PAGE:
Wildsee (Seefeld)

The Wildsee, occasionally also called the Seefelder See ("Lake Seefeld"), is a lake near the Austrian resort of Seefeld in Tirol at the foot of the Gschwandtkopf (1,495 m). It has an area of 6.1 hectares and a maximum depth of 5.1 metres. The majority of the lake belongs to the municipality of Seefeld, its south and west shores are part of Reith bei Seefeld.

The Wildsee seen from the northwest
LocationInnsbruck-Land, Tyrol, Austria
Coordinates47.32222°N 11.19083°E / 47.32222; 11.19083
Primary inflowsHaglbach
Primary outflowsSeebach
Max. length650 m (2,130 ft)
Max. width200 m (660 ft)
Surface area6.1 ha (15 acres)
Max. depth5.1 m (17 ft)
Water volume78,500 m3 (2,770,000 cu ft)
Shore length11,600 m (5,200 ft)
Surface elevation1,177 m (3,862 ft)
1 Shore length is not a well-defined measure.

The lake is fed from the Haglbach, which rises below the col of the Seefelder Joch and empties into the lake in the southeast, and water from the bog of Reither Moor and other smaller springs. Its catchment area is just under 7 km². It is drained northwards by the Seebach which empties into the River Isar. On the east shore of the lake are small beds of reed and sedge; on the west shore mixed forest runs down to the lake. South of the lake is the Reither Moor, a raised bog resulting from the silting up of the Wildsee in which mountain pine trees grow. The south shore and the Reither Moor are a nature reserve.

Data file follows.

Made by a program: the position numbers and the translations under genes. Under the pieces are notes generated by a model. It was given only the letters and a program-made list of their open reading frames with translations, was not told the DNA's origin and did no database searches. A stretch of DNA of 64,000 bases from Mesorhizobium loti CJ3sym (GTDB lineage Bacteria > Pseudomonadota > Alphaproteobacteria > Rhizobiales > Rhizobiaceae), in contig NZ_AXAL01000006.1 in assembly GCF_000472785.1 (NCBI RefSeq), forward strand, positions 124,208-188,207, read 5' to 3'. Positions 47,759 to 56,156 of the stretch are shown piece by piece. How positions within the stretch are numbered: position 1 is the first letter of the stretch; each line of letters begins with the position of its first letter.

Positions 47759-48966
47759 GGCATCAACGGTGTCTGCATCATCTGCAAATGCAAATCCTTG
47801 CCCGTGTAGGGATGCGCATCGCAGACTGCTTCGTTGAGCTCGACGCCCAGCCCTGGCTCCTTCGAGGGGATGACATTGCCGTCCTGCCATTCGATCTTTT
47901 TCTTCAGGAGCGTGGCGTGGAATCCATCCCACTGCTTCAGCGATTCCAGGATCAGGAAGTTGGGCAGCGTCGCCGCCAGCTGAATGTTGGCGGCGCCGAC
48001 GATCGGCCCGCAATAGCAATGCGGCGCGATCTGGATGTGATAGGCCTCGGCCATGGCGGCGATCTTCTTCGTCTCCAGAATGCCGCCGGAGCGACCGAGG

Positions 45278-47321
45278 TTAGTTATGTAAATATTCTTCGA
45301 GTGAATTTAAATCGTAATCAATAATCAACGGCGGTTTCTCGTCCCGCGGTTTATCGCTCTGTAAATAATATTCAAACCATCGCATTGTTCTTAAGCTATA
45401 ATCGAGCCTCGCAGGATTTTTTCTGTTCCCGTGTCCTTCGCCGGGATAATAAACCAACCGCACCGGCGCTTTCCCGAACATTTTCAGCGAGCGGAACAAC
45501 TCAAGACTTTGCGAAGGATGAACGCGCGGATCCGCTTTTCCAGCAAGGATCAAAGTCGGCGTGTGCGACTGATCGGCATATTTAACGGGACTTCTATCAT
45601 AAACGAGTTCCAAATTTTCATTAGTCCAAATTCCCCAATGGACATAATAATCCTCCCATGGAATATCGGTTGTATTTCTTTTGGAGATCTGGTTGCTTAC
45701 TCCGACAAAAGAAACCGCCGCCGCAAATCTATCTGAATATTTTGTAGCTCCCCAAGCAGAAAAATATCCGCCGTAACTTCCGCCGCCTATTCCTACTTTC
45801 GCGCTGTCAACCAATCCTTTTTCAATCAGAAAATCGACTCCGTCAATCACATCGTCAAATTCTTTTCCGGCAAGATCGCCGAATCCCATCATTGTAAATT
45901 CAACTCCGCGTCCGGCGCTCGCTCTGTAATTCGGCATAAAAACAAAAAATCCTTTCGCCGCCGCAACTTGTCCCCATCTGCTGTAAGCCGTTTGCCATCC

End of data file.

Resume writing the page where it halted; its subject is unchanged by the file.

The Wildsee probably gave the village of Seefeld, first mentioned in 1022, its name. Emperor Maximilian I used it for fish farming and had lampreys introduced, which is why the lake also bore the name Lampretensee. The breeding of this fish, a prized delicacy at that time, only lasted for a few decades, however. Today, the Wildsee is a popular bathing lake with two beaches. According to limnological research, the lake has a low to medium nutrient content. Due to the bog-like character of the lake, visibility is only about 1 to 3 metres. In 2013 the water quality was classified as excellent.[1]

The Wildsee is threatened by silting up as a result of the sediment transported to it by the Haglbach. In future a pond will be excavated east of Innsbrucker Straße in order to trap the sediment. There is also discussion about enlarging the lake.[2]

  • Notburga Wahlmüller: Beiträge zur Vegetationsgeschichte Tirols V: Nordtiroler Kalkalpen. In: Berichte des Naturwissenschaftlich-Medizinischen Vereins in Innsbruck, Vol. 72 (1985), pp. 101–144 (pdf)
  • Tyrolean reserves: Reither Moor


  1. Land Tirol: Seefelder See
  2. Josef Hornsteiner: Letzte Chance für den Wildsee? at the Wayback Machine (archived February 4, 2014), plateauzeitung.at dated 4 February 2014, archived by original on 19 April 2014.

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